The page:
On Tuesday, the Supreme Court backed President Donald Trump’s long-contested travel ban in a 5-4 decision.
The ban blocks travelers from several countries, including some terror-prone nations: Syria, Libya, Iran, Yemen, Somalia, North Korea and Venezuela.
The Supreme Court rejected challenges that the ban is discriminatory against Muslims, or that it exceeds the President’s authority.
President Donald Trump called the Supreme Court’s decision a “profound vindication.”
The White House released a statement from President Trump, which you can read in full here:
Today’s Supreme Court ruling is a tremendous victory for the American People and the Constitution. The Supreme Court has upheld the clear authority of the President to defend the national security of the United States. In this era of worldwide terrorism and extremist movements bent on harming innocent civilians, we must properly vet those coming into our country. This ruling is also a moment of profound vindication following months of hysterical commentary from the media and Democratic politicians who refuse to do what it takes to secure our border and our country. As long as I am President, I will defend the sovereignty, safety, and security of the American People, and fight for an immigration system that serves the national interests of the United States and its citizens. Our country will always be safe, secure, and protected on my watch.
This was the third iteration of Trump’s travel ban, which has been hotly contested in the courts.
Lower courts had said “people from the six banned nations with a ‘bona fide’ relationship with someone in the United States could not be kept out of the country,” and “grandparents, cousins and other relatives” could not be excluded.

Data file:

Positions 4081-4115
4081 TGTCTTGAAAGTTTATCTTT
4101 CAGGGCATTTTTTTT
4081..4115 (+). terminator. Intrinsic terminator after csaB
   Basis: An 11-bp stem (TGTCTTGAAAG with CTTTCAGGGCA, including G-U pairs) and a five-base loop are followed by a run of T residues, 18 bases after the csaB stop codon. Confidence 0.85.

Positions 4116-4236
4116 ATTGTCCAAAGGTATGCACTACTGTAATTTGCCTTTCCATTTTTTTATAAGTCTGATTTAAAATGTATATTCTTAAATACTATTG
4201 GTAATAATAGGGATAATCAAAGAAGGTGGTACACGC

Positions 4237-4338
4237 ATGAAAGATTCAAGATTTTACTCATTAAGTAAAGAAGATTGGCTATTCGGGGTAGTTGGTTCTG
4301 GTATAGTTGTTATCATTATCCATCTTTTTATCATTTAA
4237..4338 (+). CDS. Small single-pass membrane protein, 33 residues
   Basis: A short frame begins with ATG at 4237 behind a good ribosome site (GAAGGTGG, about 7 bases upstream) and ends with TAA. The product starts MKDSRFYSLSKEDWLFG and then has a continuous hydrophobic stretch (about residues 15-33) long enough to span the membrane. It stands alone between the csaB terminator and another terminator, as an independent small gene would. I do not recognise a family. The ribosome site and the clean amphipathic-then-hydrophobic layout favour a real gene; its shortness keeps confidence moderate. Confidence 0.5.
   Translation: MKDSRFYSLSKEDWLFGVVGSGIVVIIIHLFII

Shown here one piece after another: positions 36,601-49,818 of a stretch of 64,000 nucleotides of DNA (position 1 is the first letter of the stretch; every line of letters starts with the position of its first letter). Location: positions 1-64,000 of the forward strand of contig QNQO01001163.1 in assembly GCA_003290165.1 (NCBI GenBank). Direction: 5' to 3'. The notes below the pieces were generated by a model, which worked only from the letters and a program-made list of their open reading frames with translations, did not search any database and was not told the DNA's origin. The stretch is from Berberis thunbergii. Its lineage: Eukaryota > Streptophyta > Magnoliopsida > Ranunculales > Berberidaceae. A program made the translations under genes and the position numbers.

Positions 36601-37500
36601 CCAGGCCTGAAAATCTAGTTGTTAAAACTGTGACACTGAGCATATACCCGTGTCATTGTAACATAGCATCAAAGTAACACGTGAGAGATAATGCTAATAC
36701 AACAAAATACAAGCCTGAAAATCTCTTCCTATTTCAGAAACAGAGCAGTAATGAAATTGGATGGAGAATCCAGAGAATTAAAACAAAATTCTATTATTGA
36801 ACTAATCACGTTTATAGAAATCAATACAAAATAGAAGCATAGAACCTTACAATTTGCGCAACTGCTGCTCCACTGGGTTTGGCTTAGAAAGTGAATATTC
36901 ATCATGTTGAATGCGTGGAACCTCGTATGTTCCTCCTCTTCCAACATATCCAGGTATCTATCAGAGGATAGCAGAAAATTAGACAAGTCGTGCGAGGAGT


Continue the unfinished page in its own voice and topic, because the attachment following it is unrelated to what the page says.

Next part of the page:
The September 2017 ban targeted people from North Korea, Iran, Libya, Syria, Yemen, Somalia and Chad; people from those countries will not be allowed to enter the U.S.
Also, people from Iraq and some people from Venezuela will face a tougher time if they want to enter the country, per the most recent iteration of the travel ban.
These are proposed as permanent restrictions on travel, as opposed to President Trump’s initial 90-day temporary ban that he introduced last March, which temporarily banned travel to the U.S. for people from six terror haven countries.
The previous travel ban put a 90-day halt on issuing visas to citizens from Iran, Libya, Somalia, Sudan, Syria and Yemen. Notably, Iraq was not included.
The order also put a hold on accepting refugees from anywhere in the world for 120 days.
The revised ban was issued in March 2017, after the President introduced a travel ban in January 2017 after taking office.
In the new order, the President exempted existing visa holders from the travel ban and also removed Iraq from the original list of seven countries, bringing the number down to six countries.
The President has insisted the travel ban is needed in order to fight terrorism. Many criticized the ban as something that singles out Muslims.